PIERRE, SD (KELO) — A day after being stripped of his committee assignments, a member of the South Dakota Senate was stripped of his right to vote in that chamber.
A motion to strip Republican Senator Julie Frye-Mueller of her voting rights was approved by more than two-thirds of the Senate on Thursday afternoon. This does not remove her from her duties.
The motion to strip Frye-Mueller of Senate voting powers passed 27-6 with 2 excused.
Frye-Mueller spoke against the motion and said she did not know what was said against her and had a right to defend herself.
Republican Senator Tom Pischke also called for more due process. He said it was a “he said, she said” situation.
The motion to establish the select committee came from Republican Senator Herman Otten and Republican Senator Michael Rohl. Lieutenant Governor Larry Rhoden said the cart moved ahead of the horse. He ruled the motion out of order, but Republican Senator Lee Schoenbeck challenged the president’s decision and won majority support.
Schoenbeck said the power to strip Frye-Mueller of his voting rights stems from rules explained by the LRC. He said the rules allow the Senate to protect the “decorum of the body.”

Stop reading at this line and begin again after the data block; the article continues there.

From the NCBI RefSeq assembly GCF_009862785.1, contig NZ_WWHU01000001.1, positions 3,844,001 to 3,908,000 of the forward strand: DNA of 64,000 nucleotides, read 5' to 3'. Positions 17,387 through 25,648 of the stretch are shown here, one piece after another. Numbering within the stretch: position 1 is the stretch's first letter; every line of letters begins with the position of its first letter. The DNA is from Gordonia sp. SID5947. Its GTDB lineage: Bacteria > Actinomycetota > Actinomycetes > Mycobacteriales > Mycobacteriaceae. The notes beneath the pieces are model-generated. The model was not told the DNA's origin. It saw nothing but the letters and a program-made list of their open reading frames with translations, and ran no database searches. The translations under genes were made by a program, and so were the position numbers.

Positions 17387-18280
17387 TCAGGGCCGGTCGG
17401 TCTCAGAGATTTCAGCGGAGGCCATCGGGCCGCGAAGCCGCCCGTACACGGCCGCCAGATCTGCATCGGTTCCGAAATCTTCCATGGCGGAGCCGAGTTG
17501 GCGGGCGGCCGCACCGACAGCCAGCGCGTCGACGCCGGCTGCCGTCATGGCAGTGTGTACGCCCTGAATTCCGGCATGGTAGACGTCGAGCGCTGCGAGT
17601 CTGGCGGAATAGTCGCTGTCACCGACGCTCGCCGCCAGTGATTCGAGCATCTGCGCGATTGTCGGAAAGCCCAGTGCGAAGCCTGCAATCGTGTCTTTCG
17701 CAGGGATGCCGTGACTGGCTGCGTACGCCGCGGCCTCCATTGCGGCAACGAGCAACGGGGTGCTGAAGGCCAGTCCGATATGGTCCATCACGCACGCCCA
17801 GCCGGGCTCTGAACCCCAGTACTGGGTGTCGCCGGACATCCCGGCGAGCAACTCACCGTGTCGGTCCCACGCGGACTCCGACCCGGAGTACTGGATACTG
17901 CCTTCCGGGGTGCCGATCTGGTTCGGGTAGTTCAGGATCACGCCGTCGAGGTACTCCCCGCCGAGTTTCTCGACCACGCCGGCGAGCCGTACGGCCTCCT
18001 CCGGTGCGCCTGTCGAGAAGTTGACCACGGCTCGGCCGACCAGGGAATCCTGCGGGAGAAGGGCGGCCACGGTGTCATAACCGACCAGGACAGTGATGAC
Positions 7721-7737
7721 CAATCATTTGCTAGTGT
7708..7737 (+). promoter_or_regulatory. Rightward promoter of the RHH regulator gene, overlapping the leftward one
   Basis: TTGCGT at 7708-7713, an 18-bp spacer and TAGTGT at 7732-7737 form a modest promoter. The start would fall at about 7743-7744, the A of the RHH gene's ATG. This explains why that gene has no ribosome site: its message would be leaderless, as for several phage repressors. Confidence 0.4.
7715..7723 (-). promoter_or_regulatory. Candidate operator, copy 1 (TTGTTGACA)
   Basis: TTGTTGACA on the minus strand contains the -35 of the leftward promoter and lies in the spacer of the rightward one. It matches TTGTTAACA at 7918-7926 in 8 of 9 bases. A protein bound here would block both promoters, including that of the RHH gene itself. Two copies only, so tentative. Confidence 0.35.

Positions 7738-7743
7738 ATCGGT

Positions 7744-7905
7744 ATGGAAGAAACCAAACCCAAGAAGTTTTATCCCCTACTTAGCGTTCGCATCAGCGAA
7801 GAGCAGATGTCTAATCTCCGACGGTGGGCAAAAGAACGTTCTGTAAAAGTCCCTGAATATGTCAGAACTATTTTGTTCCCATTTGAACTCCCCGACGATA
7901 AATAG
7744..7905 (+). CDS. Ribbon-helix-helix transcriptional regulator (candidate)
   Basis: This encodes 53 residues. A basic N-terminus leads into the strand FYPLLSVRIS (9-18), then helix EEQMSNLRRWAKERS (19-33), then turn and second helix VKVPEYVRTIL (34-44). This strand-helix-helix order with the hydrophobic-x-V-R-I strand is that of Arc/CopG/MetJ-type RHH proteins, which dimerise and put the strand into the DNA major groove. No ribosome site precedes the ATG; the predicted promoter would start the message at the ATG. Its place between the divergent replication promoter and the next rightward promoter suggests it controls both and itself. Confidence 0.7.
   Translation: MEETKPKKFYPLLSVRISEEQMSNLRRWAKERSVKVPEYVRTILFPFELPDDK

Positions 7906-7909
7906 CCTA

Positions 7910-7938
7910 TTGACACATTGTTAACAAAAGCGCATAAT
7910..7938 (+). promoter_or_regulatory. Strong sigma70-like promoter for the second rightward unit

He said that’s what any employer would do if faced with these issues and called it a suspension.
A select committee will investigate Fyre-Mueller’s conduct and her voting rights as a state senator will be suspended pending the outcome of the investigation.
Rhoden told reporters the Senate overruled it after ruling the motion out of order.
“It’s part of the process,” he said.
Frye-Mueller is a leading voice in the Legislature against vaccines. She is the lead sponsor of SB-125 which would ban any additional vaccine requirements for children. Last year, she was the top Senate patron of HB-1258 who allegedly treated whether someone had been vaccinated against COVID-19 as confidential medical information. She also served as the senior Senate sponsor of HB-1262 which sought to prohibit discrimination based on a person’s vaccination status or possession of an immunity passport.
“She just had a conversation with an LRC staff member (about vaccines),” Pischke told KELOLAND News of why she is now in trouble. “I really believe Julie didn’t mean any harm or meanness, but it was taken differently. It’s unfortunate.”
Six senators who voted against suspending the rules were Arch Beal, Frye-Mueller, Brent Hoffman, Pischke, Dean Wink and Larry Zikmund.
Excused were John Wiik and Red Dawn Foster.
Republican Sen. Casey Crabtree told the weekly leadership press conference that there was a staffing issue in the Senate and that lawmakers would not share details until they could.
“No different from what you would do in running your business,” Crabtree said.
Frye-Mueller had his committee assignments cut Wednesday afternoon. She served on the Senate Local Government Committee and the Senate Health and Human Services Committee.
The video, via South Dakota Public Broadcasting, shows the Senate action on Thursday. Start at 59:00.